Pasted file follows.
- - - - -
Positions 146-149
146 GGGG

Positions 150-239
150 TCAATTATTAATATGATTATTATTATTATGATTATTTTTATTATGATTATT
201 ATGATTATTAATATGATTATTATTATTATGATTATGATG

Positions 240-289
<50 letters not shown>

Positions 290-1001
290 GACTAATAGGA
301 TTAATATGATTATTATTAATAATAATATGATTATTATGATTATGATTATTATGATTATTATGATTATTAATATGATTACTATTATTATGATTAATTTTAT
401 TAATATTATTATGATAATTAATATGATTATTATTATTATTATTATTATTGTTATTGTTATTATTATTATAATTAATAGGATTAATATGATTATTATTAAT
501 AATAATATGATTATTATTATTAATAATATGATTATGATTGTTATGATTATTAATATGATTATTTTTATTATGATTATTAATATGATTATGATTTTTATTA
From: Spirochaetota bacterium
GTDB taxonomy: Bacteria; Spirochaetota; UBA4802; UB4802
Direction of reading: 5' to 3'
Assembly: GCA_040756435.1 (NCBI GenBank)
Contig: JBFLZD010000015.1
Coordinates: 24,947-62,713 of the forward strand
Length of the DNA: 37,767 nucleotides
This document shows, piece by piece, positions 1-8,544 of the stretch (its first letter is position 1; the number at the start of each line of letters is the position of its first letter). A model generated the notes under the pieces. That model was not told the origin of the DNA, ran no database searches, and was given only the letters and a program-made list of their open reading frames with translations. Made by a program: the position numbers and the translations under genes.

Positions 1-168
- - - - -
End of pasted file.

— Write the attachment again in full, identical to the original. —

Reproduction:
Positions 146-149
146 GGGG

Positions 150-239
150 TCAATTATTAATATGATTATTATTATTATGATTATTTTTATTATGATTATT
201 ATGATTATTAATATGATTATTATTATTATGATTATGATG

Positions 240-289
<50 letters not shown>

Positions 290-1001
290 GACTAATAGGA
301 TTAATATGATTATTATTAATAATAATATGATTATTATGATTATGATTATTATGATTATTATGATTATTAATATGATTACTATTATTATGATTAATTTTAT
401 TAATATTATTATGATAATTAATATGATTATTATTATTATTATTATTATTGTTATTGTTATTATTATTATAATTAATAGGATTAATATGATTATTATTAAT
501 AATAATATGATTATTATTATTAATAATATGATTATGATTGTTATGATTATTAATATGATTATTTTTATTATGATTATTAATATGATTATGATTTTTATTA
From: Spirochaetota bacterium
GTDB taxonomy: Bacteria; Spirochaetota; UBA4802; UB4802
Direction of reading: 5' to 3'
Assembly: GCA_040756435.1 (NCBI GenBank)
Contig: JBFLZD010000015.1
Coordinates: 24,947-62,713 of the forward strand
Length of the DNA: 37,767 nucleotides
This document shows, piece by piece, positions 1-8,544 of the stretch (its first letter is position 1; the number at the start of each line of letters is the position of its first letter). A model generated the notes under the pieces. That model was not told the origin of the DNA, ran no database searches, and was given only the letters and a program-made list of their open reading frames with translations. Made by a program: the position numbers and the translations under genes.

Positions 1-168